Your child's speech is not at the level it should be for your child's age; or your child stops saying words they use to know or has a reverse in speech skills
Your child's speech has unusual patterns, such as your child repeats phrases over and over, or only repeats what is said on TV or videos
Your child's voice has a high pitch tone or is flat in pitch with no change
Your child does not point at objects to show interest
Your child has trouble expressing what she needs with words or gestures
Your child does not have eye contact when talking with you or others
Your child prefers to be alone and play alone
Your child does not like being held or cuddled
Your child does not seem to be interested in other people
Your child has many and unusually long temper tantrums
Your child repeats certain actions over and over (hand gestures, movements)
Your child has unusual interests (lining up objects, spinning objects)
Your child is very sensitive to sounds, the way things feel, taste or look (may react very strongly to them)
Your child likes being squeezed or hugged very tightly
Your child runs or bumps into things a lot; is considered "clumsy"
Your child has trouble with small motor skills such as grasping objects or holding crayons or utensils
Your child does not crawl, walk or talk at any of the expected age ranges
Your child's vision or hearing does not seem normal
Your child walks on his toes all the time
Note: These signs only show a possible delay if you see then regularly. Parents, caregivers and other adults who spend a lot of time with children are often the best observers. They can often pick up on behaviors that a doctor may not in a few minutes with a child. A child with any disorder may not show all of associated behaviors or signs. In fact, most will not, because all children are unique.
Where to Get Help
Parents should always start with their child's doctor when they have concerns about their child. Doctors will always want to run tests to rule out any medical causes for symptoms. Your child's doctor can also direct you to specialists to do a complete developmental evaluation. The doctor can also help you get other specialized services if needed. Every state has a "Child Find" program (which could be under a different name) that is operated under the state's Department of Social Services (for children under age 3) and Department of Education (for children 3 and older). If you think your child has developmental delays, you can get a free evaluation for your child. Depending on the outcome of the evaluation, your child may be eligible for free services.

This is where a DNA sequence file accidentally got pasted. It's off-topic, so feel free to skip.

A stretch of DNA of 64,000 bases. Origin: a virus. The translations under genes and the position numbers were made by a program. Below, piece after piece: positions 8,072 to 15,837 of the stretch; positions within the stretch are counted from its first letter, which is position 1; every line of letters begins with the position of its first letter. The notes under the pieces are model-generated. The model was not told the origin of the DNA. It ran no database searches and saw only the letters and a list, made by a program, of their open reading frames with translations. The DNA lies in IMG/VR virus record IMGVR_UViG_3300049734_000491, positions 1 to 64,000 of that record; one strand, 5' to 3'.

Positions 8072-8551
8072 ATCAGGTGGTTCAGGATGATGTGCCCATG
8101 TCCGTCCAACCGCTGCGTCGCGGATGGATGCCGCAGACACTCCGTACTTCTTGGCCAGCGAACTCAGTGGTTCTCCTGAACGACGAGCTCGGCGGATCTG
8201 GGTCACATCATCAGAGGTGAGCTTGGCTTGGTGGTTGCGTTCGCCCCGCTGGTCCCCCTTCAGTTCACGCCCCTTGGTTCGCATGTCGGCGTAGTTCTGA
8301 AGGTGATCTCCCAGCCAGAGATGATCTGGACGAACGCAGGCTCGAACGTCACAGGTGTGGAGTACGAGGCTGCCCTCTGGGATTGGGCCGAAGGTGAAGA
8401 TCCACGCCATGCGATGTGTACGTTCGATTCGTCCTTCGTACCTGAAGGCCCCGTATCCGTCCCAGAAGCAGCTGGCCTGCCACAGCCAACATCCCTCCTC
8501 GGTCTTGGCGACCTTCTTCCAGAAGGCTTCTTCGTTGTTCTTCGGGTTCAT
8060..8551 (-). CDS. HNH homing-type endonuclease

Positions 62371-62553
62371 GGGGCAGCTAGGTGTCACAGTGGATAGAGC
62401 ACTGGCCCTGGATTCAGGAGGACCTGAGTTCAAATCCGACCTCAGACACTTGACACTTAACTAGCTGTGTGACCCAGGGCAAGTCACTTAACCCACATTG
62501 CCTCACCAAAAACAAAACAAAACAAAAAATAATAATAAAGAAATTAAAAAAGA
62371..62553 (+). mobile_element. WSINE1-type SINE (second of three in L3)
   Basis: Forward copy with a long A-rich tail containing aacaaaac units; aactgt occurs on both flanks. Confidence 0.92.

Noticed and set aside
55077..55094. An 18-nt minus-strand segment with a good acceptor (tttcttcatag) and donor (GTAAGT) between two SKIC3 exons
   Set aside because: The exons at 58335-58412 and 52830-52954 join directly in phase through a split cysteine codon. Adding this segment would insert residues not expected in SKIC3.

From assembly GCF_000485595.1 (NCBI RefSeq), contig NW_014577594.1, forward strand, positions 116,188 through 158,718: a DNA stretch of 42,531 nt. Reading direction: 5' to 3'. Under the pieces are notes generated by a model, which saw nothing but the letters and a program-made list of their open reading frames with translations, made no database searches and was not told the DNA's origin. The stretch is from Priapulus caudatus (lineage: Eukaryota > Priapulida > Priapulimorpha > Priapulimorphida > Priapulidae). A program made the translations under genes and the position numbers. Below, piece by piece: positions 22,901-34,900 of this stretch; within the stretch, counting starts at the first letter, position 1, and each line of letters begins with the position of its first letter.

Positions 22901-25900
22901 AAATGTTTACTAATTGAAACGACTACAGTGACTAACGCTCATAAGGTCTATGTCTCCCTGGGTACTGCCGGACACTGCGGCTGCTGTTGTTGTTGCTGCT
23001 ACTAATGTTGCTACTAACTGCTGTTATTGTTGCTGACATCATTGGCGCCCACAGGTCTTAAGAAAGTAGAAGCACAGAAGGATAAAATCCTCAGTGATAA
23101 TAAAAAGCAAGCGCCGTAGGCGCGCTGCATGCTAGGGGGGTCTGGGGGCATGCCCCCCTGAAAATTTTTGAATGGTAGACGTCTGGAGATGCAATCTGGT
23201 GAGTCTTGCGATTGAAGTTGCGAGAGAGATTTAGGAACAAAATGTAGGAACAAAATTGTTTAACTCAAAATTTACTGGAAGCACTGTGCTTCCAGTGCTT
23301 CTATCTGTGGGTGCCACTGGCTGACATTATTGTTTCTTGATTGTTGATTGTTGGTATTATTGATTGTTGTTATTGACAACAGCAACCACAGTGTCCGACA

Although it can be overwhelming to find out that your child has delays or a developmental disorder, a diagnosis of Autism or PDD (or any other disorder) does not define your child and his abilities for the rest of his life. Research has shown that the earlier the intervention and any services are started for developmental delays, the better results for children in the long run. Give your child the best start in life. Talk to your child's doctor if you see the signs.
Developmental Milestones Thru Age 3-By Area and What You Should See Your Child Doing By End of This Age
By the end of 3 months
By the end of 7 months
By the end of 1 year
By the end of 2 years
By the end of 3 years
Begins to smile
Enjoys playing with others and may cry when playing stops
Is more expressive; communicates more with face and body
(from the CDC's website, Learn The Signs/Act Early, Interactive Tools for Parents: Milestones Chart. The CDC's interactive tool and milestones chart goes through age 6. We have included through age 3 here since most atypical symptoms occur before this age.).
For More Information
Learn the Signs, Act Early Campaign is a partnership campaign (under the Centers for Disease Control's National Center on Birth Defects and Developmental Disabilities Office) to inform and educate parents, child care providers, physicians and other adults in young children's lives on the early signs of possible developmental delays - with a focus on delays other than physical growth. Bringing to light the often overlooked symptoms in very young children that could be linked to Autism or other developmental disorders, this website has a lot of information that parents can use throughout their child's early development. Highlights: interactive online development tool, fact sheets, free campaign materials for professionals.
Autism Society of America is a national membership organization for parents, families and other concerned individuals that serves as a support and advocacy system for children and adults with autism. The website provides research on autism and has a resource section where parents and family members can find out where their local chapter is located.